Zofran Birth Defect Lawsuit Claims Drug Caused Cleft Alveolus
November 27, 2015 – – ZofranLegal.com reports on a lawsuit filed by parents in Idaho who allege that their son’s multiple birth defects were caused by exposure to anti-nausea drug Zofran while the child developed in utero. The lawsuit has been filed against Zofran manufacturer GlaxoSmithKline as well as Sandoz Incorporated.
Details of the suit state that the infant boy was born in 2007 with craniofacial defects including a cleft alveolus and ear deformities. After his birth, the boy required multiple surgeries including an alveolar bone graft in order to attempt to correct his defects. The complaint specifically states: “His birth defects impair his ability to develop fully and enjoy life both at home and at school because he lives with a craniofacial birth defect that subjects him to teasing and bullying.” Per the suit, the family is seeking compensation from the defendants.
Zofran was approved by the U.S. Food and Drug Administration in 1991, however, surprisingly enough it was not approved for use in pregnant women, or tested for safety on this consumer group. It was approved specifically for individuals dealing with bouts of nausea and vomiting after chemotherapy, radiation, or anesthesia. After Zofran’s approval, however, GlaxoSmithKline allegedly went on to market the drug “off-label” to treat morning sickness in pregnant women. It was marketed to OB/Gyns directly, and to the general public as well. Today, Zofran is prescribed “off-label” to an estimated 1 million pregnant women annually.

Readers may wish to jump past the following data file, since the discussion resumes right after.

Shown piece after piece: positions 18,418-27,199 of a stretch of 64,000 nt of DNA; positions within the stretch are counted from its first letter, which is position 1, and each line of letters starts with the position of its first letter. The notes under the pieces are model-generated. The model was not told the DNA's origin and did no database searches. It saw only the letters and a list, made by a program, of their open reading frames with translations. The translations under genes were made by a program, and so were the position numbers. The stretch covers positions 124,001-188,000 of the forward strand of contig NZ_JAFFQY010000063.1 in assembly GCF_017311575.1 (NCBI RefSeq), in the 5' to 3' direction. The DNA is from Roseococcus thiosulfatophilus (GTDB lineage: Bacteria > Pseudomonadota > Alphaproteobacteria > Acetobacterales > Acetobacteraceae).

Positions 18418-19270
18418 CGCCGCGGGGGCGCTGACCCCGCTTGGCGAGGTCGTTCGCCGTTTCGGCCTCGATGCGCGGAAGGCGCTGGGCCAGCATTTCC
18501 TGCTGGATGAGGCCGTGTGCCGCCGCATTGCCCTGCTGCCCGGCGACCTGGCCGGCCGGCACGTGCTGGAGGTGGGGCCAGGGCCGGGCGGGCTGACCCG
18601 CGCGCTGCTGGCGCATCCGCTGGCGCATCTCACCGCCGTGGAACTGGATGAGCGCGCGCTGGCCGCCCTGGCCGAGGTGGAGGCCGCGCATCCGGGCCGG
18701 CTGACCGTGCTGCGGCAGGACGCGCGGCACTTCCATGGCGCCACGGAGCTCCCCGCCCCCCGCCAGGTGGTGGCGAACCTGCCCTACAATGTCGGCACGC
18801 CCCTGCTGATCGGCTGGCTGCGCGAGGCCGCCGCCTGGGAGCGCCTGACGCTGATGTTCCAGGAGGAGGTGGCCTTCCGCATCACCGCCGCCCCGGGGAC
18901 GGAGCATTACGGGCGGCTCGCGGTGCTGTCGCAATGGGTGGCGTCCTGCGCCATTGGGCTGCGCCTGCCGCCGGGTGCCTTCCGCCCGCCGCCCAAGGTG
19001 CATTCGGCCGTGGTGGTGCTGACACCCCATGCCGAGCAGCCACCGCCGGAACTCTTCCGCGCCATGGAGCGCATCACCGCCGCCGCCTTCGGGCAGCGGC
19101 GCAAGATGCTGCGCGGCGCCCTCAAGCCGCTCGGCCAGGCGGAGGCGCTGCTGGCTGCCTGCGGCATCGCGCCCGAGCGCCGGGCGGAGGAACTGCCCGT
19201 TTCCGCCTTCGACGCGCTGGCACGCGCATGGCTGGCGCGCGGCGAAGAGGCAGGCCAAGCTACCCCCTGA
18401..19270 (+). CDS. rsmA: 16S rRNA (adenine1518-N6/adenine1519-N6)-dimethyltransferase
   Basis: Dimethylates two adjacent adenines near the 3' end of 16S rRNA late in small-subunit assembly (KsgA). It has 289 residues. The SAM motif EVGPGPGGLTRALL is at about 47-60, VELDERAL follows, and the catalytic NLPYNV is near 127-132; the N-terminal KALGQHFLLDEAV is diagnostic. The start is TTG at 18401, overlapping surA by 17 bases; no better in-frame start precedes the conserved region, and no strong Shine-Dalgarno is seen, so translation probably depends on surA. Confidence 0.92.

Now, there are over 200 lawsuits which have been filed against GSK, alleging that Zofran has caused a range of birth defects including cleft lip and palate, atrial septal defect and ventricular septal defect, transposition of the greater vessels, and clubfoot. The drug is taken by most women during their first trimester of pregnancy. This is the time that morning sickness is most prevalent and also, unfortunately, the time when much of a fetus’ limb, mouth, and heart development occurs.
Lawsuits against Zofran were consolidated by the Judicial Panel on Multidistrict LItigation in mid-October under MDL number 2657. They will be overseen by U.S. District Judge F. Dennis Saylor in Boston, Massachusetts. This consolidation does not prevent new cases from being filed, however, and it is widely expected that others will join the current suits. The attorneys at Monheit Law are working to ensure that anyone who was prescribed Zofran while pregnant and who subsequently gave birth to a child with defects will be able to explore their legal rights. These individuals and their families may be entitled to substantial compensation. Monheit Law is currently offering those involved free legal consultations.
For additional information on Zofran Birth Defect Lawsuits, or to ask questions, please contact Attorney Michael Monheit by calling (877) 620-8411.
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